Going vegetarian for one day a week for dietary or religious reasons is a small change in your diet that can improve your health and the environment. Going light on meat was the norm a few generations ago when meat was often consumed in side dish portions, while nutrient-rich beans and lentils, vegetables and whole grains took center stage.
Don't Just Cut Back, Add to Your Diet
Eating no meat one day a week is not only about subtracting from your diet, but adding to it. Eating more whole grains, beans and lentils and vegetables on your meatless day offers many health benefits.
Whole-grain, unprocessed carbohydrates — such as whole-wheat bread, whole-grain pasta, brown rice, oats, buckwheat, quinoa and millet — can help prevent heart disease, certain cancers and diabetes. Experimenting with a new grain choice on your next meatless day can provide fiber for normal bowel function, along with a variety of vitamins and minerals that contribute to the nutrient density of your diet.
Americans regularly eat more than enough protein, but adding beans or lentils to your meat-free meal also maintains an adequate protein intake. Providing about 16 grams of protein per cup cooked, beans and lentils are also a great source of fiber, folic acid, iron and potassium. These nutrient-rich foods are also good sources of manganese, magnesium, copper, riboflavin and vitamin B6.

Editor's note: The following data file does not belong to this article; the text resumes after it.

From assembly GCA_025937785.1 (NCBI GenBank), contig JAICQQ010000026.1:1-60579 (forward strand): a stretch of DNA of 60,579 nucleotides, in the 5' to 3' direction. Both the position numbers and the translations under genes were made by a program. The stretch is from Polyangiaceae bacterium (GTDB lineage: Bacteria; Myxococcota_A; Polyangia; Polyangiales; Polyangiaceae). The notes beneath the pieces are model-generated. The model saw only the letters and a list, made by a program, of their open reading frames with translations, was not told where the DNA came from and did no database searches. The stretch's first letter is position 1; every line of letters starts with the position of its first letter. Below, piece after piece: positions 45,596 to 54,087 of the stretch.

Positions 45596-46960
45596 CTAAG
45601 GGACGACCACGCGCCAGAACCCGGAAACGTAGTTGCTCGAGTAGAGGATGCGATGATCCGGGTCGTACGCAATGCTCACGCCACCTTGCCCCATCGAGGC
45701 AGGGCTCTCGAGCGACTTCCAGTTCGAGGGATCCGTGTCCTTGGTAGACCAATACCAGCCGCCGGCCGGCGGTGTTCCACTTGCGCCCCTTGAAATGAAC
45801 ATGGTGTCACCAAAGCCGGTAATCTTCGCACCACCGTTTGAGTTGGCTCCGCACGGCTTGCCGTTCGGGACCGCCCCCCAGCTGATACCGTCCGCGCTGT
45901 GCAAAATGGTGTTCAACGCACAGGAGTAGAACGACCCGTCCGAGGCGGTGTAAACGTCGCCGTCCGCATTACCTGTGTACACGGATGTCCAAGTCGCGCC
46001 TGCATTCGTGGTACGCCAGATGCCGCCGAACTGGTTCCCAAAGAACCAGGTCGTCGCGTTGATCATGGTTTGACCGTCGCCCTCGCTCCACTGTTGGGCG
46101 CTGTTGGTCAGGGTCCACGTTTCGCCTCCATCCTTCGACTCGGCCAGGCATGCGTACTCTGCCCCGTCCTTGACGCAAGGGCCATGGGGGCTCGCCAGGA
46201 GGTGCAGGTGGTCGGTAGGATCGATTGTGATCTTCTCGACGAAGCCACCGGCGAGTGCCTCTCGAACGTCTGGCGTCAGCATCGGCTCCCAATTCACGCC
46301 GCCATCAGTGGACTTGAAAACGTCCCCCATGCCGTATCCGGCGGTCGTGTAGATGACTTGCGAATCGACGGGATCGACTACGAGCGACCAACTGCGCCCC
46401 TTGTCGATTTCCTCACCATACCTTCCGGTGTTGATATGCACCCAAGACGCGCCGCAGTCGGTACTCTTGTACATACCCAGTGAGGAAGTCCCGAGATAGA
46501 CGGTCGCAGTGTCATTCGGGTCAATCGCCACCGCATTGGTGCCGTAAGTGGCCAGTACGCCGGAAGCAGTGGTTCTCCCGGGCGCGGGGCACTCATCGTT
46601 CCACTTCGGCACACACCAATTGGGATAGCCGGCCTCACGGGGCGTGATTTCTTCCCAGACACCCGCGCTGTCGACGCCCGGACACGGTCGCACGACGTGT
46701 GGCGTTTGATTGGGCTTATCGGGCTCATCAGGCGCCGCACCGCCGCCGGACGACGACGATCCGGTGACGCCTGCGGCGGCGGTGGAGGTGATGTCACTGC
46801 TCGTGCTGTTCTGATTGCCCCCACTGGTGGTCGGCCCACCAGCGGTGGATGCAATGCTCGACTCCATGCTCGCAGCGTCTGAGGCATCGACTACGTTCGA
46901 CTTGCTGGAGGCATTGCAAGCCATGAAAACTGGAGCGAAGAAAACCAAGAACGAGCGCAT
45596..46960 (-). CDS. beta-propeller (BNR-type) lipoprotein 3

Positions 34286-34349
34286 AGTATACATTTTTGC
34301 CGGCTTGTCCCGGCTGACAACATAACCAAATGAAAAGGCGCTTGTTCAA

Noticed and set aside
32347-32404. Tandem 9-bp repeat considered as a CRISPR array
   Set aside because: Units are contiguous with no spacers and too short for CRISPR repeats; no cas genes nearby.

Vegetables are also nutrient powerhouses and add color and texture to your meals. Try leafy greens such as kale, collards, bok choy and broccoli for good plant sources of calcium.
Good for the Environment
The practice of consuming a plant-based diet can benefit the environment. According to the Food and Agricultural Organization, livestock was estimated to contribute to 18 percent of greenhouse gas emissions (GHG), with other estimates ranging from a 10- to 51-percent contribution. Going meatless one day a week, eating less meat and choosing organic or grass-fed meats all reduce GHG.